- You notice a ringing or other sounds that no one can hear
After getting tested by a hearing professional, they may recommend a hearing aid or preventative measures to keep your hearing loss from worsening.
Some people are predisposed to earwax buildup due to genetics or frequent headphone usage. If left unchecked, this can cause a blockage and temporary hearing loss.
If you often wear earplugs or headphones, you should regularly flush your ears out with warm distilled water or medicated drops.
Treat Ear Infections
Bacterial, fungal and viral infections can damage the eardrum if left untreated. Don’t wait for the symptoms to go away. Talk to a doctor to get medication to prevent further damage.
Managing Other Risk Factors
While hearing protection and avoiding loud noise will help drastically reduce your risk of hearing loss, there are other significant risk factors you shouldn’t neglect. Here are a few things you can do to manage the different factors that contribute to hearing loss.
Cigarette smoke contains chemicals harmful to the ear. Nicotine also constricts the blood vessels in the ear, affecting hearing.
Avoid Certain Chemicals and Drugs
More than 700 drugs are harmful to the ears, ranging from over-the-counter pain medications to life-saving cancer drugs. If you’re showing signs of a toxic reaction like ear pain or tinnitus, you should talk to your doctor about alternatives.
Many everyday substances are also harmful to your ears, such as:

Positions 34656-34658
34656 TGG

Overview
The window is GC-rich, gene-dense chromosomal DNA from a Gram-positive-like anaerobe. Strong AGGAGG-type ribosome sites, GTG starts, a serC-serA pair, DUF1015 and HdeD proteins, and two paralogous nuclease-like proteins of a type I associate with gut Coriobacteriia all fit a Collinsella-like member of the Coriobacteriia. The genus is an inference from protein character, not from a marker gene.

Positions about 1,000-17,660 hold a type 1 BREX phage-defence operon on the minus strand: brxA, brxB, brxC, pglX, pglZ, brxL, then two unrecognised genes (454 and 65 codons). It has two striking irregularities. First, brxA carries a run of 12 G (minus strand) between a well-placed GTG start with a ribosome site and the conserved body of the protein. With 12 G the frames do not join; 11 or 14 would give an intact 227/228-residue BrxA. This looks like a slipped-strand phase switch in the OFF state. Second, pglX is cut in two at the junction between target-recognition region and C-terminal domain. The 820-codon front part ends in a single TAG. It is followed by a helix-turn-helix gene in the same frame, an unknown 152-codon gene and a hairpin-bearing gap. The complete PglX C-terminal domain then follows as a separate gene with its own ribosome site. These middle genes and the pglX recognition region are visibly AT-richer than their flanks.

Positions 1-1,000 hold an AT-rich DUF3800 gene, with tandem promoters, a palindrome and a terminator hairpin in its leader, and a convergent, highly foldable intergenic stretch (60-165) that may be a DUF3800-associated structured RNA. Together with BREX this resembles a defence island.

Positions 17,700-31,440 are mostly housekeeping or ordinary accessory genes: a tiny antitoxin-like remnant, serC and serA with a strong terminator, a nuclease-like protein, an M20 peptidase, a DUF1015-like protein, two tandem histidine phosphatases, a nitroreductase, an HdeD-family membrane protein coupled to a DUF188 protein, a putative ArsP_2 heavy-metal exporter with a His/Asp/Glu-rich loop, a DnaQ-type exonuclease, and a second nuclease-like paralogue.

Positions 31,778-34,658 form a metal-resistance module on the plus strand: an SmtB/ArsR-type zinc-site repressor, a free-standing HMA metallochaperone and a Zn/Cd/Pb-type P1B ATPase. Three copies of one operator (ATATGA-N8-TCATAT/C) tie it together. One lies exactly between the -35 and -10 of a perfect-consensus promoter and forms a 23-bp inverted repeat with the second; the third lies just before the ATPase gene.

- Paint fumes
Wear personal protective equipment to cover your ears while you’re on the job or doing home repairs.
Ensure that you and your children have all of your vaccinations for rubella and rubeola.
Manage Chronic Conditions
All the parts of your body are connected, so many systemic conditions have an impact on your hearing health, including:
- High blood pressure
- Heart disease
- Autoimmune conditions
Manage these conditions by eating healthy, taking your medications, exercising and caring for your body in general.
Relax and Destress
Stress plays a role in hearing loss. More research is needed to understand the relationship, but some scientists believe it’s rooted in the body’s response.
When you’re stressed out, your adrenaline starts pumping, sending a signal to your body to redirect blood to the most essential organs while reducing blood flow to the ears.
Over time, this deficit in blood supply can take its toll on your hearing. Manage your stress through meditation, exercise, recreation and other relaxation techniques.
Protect Your Ears
For people predisposed to age-related hearing loss, hearing problems are sadly unavoidable. However, there are measures you can take to slow the progress and reduce the effect. Noise-induced hearing loss, on the other hand, is preventable by wearing hearing protection and avoiding loud noises.
Also, there’s more to hearing loss prevention than just limiting your exposure to loud sound. An overall healthy lifestyle is the key to better health—and better hearing.
3. Cruickshanks KJ, Klein R, Klein BEK, Wiley TL, Nondahl DM, Tweed TS. Cigarette Smoking and Hearing Loss: The Epidemiology of Hearing Loss Study. JAMA. 1998;279(21):1715–1719. doi:10.1001/jama.279.21.1715